Help with reviewing guest

So this is a spin-off to my last question about when to give a current guest a partial refund, although that part of the story is done and really, not relevant to my current question.

Our guest checked out yesterday morning. 2 sisters and their 3 boys, under age 7. According to Airbnb, this was their first stay and the booker had no reviews but her identity was verified.

The house was left in the condition I was expecting… toys/small items/chairs moved around and not returned to original location - a little annoying but totally within the realm of okay.

What really threw me off was the amount of food, crumbs, spills on the floor throughout the house. Nothing was ruined but it appeared that a popcorn, Fruit Loop and tortilla chip factory exploded in the house. Or else the kids walked around for 3 days just crushing food in their hands and dropping it on every surface and piece of furniture. There was also about 100 hand prints all over the TV.

If I was cleaning on my own, I would not have finished in the 5 hrs I have allotted for cleaning before the next guest. Thank goodness my son’s soccer team lost their game and my husband just happened to come with me to clean. We literally finished up just as the next guest was pulling in. (Side note: it was so nice to actually meet our guests. I don’t usually experience that)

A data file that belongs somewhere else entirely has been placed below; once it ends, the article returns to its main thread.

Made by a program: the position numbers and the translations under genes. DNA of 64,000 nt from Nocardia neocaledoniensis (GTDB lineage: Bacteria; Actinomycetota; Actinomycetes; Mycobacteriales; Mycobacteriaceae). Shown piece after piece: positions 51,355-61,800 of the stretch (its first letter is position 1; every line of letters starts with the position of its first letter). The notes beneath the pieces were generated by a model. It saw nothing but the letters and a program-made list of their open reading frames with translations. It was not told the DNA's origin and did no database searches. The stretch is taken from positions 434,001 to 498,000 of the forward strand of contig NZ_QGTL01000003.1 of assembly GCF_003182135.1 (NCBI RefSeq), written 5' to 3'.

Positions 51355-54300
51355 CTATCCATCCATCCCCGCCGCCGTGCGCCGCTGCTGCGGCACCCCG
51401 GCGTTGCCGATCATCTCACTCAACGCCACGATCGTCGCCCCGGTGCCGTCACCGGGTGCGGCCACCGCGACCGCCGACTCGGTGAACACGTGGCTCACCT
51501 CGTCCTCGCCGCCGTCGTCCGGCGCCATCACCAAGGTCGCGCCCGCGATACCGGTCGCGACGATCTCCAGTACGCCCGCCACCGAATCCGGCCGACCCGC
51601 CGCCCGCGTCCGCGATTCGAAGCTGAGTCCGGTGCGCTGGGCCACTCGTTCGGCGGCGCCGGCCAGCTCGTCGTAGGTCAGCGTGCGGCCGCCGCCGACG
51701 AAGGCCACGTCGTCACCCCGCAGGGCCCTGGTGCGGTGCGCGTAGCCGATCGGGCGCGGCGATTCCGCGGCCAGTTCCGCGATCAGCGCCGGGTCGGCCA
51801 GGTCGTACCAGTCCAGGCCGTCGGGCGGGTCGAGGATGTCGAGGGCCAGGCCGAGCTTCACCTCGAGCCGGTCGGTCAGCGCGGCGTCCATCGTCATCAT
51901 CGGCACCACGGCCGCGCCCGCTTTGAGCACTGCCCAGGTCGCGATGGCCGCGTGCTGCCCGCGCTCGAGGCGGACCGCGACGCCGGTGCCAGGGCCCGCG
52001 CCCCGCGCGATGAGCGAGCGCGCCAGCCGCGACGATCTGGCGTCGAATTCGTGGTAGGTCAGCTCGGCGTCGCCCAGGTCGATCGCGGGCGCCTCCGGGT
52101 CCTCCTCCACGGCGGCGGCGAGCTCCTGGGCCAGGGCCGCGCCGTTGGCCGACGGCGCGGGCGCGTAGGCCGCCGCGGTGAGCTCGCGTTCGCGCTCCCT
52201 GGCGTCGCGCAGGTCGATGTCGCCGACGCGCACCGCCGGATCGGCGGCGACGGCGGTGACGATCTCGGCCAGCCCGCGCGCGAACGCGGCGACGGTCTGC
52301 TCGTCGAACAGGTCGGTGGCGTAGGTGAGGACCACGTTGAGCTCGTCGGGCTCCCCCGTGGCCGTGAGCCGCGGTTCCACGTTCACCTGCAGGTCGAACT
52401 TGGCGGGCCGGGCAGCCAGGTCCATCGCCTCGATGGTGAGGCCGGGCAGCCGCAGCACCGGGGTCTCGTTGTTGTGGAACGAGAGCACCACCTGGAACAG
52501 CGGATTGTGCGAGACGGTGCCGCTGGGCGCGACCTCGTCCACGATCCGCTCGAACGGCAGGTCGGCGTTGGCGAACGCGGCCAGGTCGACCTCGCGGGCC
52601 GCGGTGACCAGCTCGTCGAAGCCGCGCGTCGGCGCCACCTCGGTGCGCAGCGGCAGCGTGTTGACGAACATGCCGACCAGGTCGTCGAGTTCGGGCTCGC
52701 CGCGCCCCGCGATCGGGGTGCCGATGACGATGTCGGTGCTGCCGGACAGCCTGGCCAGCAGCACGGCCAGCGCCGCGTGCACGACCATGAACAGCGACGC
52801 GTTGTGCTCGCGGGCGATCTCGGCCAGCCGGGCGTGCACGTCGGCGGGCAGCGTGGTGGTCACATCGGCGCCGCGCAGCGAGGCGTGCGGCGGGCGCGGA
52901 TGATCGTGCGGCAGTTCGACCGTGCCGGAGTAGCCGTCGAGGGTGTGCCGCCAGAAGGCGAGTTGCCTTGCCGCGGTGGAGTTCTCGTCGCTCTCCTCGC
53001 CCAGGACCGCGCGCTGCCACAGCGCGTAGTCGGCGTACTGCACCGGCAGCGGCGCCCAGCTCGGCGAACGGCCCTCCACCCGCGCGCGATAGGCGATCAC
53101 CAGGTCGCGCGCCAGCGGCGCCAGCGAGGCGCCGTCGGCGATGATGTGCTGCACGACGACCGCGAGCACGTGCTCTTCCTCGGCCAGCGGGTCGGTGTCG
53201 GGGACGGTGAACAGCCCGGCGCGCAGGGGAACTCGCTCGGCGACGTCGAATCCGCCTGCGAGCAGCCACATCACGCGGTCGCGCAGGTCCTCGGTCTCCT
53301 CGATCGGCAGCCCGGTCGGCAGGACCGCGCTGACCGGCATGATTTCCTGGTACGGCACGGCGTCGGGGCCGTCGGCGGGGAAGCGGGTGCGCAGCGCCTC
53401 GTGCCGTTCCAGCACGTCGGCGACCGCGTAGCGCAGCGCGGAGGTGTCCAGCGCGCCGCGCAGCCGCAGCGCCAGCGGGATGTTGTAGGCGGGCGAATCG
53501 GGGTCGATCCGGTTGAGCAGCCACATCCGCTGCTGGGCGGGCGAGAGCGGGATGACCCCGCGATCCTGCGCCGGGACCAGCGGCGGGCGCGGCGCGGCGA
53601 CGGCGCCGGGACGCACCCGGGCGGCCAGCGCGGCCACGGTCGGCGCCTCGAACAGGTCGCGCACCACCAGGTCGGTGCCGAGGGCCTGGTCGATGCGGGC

I have learned from this lovely group to keep my public feedback non-emotional and factual. I can do that but I wonder how much to disclose in my public review? (ie: how long it took me to clean, etc)

Or do I just give a 3 on cleanliness and comment that the guest was pleasant and easy to communicate with, which she was. Do I go into more detail in a private message to her?

I don’t want to ruin her start as an Airbnb guest but I also want to inform her that that wasn’t an acceptable way to leave a house.

As always, thanks for your time and advice.


Always leave an honest, accurate, and detailed review for your fellow hosts. We hosts need to hear about the problems you had with this guest so we can decide when this guests wants to book with us what we are getting in to.